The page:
Anna Friel Bloodbath


Written by Hannah Grantz
02 Thursday 02nd December 2010

Allegedly the most prolific female serial killer who ever lived, Countess Elizabeth Bathory racked up anywhere between 80 and 650 murders (depending on your source) over a 20 year period. She was said to have tortured the daughters of peasants mercilessly before bathing in their virginal blood to retain her youth. Another version of the story paints her as a remarkably well-educated woman, and a Protestant under a Catholic king (who owed her family money) who found herself subject of a jealous character assassination to remove her from power. She did not appear at the trial, and thus there is no record of a confession, only allegations from her staff. 

Juraj Jakubisko fifteenth feature film Bathory tells the tale of the legendary noble, with Anna Friel in the titular role. Here she tells us about being set on fire during filming, and why using blood as bubble bath is a bad idea.

Although her guilt had never been proven, Bathory was put on house arrest and imprisoned in Cachtice Castle where she died four years later. In Jakubisko’s adaptation of the Countess’ true story, Anna Friel stars as the murderess herself. In an interview with Friel, she clues us in on the a lesser-known side of Elizabeth Bathory (or Báthory Erzsébet to give her Hungarian name).

How do you feel about Erzsébet Báthory as a character?
Erzsébet Bathory, as a character, is the most wonderful part that any actress can wish to play. She goes through everything and she does everything from riding in beautiful carriages to fencing and horse riding. She’s a heroic and strong character in the truest sense of the word heroine. And she’s very warrior-like, full of passion and a great lover.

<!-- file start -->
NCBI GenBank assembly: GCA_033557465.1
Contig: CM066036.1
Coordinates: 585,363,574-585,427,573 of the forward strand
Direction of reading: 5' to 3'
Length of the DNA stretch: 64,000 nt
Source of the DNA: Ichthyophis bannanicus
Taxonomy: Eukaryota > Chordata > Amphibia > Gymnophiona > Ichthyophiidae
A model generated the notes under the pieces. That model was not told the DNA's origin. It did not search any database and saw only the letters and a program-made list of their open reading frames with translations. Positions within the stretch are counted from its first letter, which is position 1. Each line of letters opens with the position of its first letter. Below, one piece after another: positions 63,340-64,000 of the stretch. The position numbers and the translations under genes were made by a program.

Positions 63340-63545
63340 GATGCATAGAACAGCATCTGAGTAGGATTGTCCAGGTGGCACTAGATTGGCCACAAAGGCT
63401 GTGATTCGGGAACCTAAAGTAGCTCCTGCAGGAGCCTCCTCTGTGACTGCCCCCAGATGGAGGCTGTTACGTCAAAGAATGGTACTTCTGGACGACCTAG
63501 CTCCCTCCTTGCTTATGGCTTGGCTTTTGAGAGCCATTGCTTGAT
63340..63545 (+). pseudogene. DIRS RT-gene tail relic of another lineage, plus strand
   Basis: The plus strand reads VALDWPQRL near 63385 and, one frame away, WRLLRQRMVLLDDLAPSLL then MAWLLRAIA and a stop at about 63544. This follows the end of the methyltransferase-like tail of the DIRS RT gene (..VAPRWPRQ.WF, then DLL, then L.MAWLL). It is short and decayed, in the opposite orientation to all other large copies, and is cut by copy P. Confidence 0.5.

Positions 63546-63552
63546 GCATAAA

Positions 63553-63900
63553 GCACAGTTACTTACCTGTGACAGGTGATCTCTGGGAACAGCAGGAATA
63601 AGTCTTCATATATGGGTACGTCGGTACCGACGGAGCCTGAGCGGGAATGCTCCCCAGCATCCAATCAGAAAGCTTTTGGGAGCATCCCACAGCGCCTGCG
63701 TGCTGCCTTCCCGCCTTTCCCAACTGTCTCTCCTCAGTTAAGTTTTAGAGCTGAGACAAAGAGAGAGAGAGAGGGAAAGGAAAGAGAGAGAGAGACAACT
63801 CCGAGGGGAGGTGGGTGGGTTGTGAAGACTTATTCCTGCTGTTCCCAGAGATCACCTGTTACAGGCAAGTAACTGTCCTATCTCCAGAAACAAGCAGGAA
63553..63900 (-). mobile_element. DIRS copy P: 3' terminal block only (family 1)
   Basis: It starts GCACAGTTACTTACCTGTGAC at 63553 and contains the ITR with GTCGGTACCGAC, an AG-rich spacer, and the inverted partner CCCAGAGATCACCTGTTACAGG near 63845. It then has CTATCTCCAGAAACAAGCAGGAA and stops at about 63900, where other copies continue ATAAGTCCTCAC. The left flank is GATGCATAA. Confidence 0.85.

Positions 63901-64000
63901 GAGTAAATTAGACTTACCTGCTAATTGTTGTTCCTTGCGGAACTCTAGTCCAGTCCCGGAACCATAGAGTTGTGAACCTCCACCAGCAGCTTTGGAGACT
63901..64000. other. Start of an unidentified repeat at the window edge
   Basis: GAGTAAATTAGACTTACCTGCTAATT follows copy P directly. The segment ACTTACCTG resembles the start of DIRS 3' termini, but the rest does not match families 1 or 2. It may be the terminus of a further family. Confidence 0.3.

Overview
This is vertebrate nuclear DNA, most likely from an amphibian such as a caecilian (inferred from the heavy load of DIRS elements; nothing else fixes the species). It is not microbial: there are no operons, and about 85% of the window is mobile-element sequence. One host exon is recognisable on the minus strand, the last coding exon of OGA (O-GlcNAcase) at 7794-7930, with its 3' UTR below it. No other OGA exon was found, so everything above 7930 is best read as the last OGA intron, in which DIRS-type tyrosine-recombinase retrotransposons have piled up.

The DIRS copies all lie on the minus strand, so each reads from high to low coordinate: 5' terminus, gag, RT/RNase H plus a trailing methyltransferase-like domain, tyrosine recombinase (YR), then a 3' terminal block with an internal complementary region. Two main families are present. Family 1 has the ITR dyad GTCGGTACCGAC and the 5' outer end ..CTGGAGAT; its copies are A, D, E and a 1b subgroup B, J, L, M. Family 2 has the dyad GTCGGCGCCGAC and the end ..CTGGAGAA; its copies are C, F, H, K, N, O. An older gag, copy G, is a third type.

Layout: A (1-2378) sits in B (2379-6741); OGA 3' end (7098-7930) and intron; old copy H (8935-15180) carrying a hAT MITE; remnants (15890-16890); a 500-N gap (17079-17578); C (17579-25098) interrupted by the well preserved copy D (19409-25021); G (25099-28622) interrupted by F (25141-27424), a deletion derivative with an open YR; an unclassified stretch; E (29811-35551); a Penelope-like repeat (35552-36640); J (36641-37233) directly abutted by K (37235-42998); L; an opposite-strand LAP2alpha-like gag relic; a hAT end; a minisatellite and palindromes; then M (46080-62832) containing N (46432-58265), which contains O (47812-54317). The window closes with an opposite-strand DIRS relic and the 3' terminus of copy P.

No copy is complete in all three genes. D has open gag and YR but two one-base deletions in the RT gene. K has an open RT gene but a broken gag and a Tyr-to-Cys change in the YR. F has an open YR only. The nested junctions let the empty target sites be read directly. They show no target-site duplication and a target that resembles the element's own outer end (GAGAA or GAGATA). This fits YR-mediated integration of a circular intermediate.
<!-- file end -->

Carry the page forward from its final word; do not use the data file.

Has working on the film changed your perception of Erzsébet Báthory?
Well there are two sides of every story. The exciting part of the project was that there is a standard perception about her - what everyone else believes is that Erzsébet Bathory was a blood-thirsty vampire, or a widow who bathed in peoples blood. I think in this film we gave her much more intelligence. She was a woman who knew a lot about medicine, who was very well read, who spoke many languages and I think she was far too intelligent to bathe in blood. Blood clots and thickens so it would be difficult to bathe in it, and you wouldn’t have benefits from bathing in it. And I felt she was very, very unsettled by so many strong men around her. I think this film tells a more realistic story.


Can you recall the most difficult moment?
There have been many difficult moments on this film because it was such a big production. I think I lost my temper when I was almost set on fire in Erzsébet’s final scene. That was difficult.
How did that come about?
The set was prepared and I was meant to sing the entire song – a hymn, and Juraj said: “when we get to the end of the song and the room is still alight, then start to sing the song again.” I had the words of the song taped to the ceiling above my bed, because it was very difficult song with Slovakian words and I had to slightly change the song the night before. Everything was rushed and very quickly the whole room just went “woosh!” In fact I barely had two words out of my mouth and I couldn’t actually feel my face. It was so hot that I put my hands over my face, and I believe it was left in the film like that.


Bathory is released 3 December. For more info, visit the official site

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